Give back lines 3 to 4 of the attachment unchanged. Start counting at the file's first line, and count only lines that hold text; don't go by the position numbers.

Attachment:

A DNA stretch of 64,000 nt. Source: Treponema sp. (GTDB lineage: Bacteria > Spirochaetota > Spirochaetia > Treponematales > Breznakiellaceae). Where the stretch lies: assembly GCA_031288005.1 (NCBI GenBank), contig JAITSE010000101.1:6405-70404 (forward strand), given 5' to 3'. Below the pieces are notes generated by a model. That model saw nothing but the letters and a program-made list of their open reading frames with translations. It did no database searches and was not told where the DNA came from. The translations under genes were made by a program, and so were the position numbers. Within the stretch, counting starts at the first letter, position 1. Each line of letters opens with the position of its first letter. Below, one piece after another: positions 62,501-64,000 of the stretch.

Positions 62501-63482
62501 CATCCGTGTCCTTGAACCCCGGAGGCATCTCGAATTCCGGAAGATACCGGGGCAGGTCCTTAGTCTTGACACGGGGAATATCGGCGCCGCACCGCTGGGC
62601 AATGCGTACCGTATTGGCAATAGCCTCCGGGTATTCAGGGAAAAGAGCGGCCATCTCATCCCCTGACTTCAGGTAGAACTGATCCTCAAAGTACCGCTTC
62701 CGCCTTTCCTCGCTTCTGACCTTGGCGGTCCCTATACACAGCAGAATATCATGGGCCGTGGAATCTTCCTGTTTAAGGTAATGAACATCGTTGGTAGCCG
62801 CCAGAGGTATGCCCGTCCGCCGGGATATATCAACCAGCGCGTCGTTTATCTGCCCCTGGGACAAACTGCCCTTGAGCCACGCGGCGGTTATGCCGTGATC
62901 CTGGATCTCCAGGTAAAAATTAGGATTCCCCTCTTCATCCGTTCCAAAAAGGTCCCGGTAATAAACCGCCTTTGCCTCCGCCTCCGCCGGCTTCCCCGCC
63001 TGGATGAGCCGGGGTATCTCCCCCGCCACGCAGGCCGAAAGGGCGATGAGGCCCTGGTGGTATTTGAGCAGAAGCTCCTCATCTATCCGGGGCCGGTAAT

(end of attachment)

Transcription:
62501 CATCCGTGTCCTTGAACCCCGGAGGCATCTCGAATTCCGGAAGATACCGGGGCAGGTCCTTAGTCTTGACACGGGGAATATCGGCGCCGCACCGCTGGGC
62601 AATGCGTACCGTATTGGCAATAGCCTCCGGGTATTCAGGGAAAAGAGCGGCCATCTCATCCCCTGACTTCAGGTAGAACTGATCCTCAAAGTACCGCTTC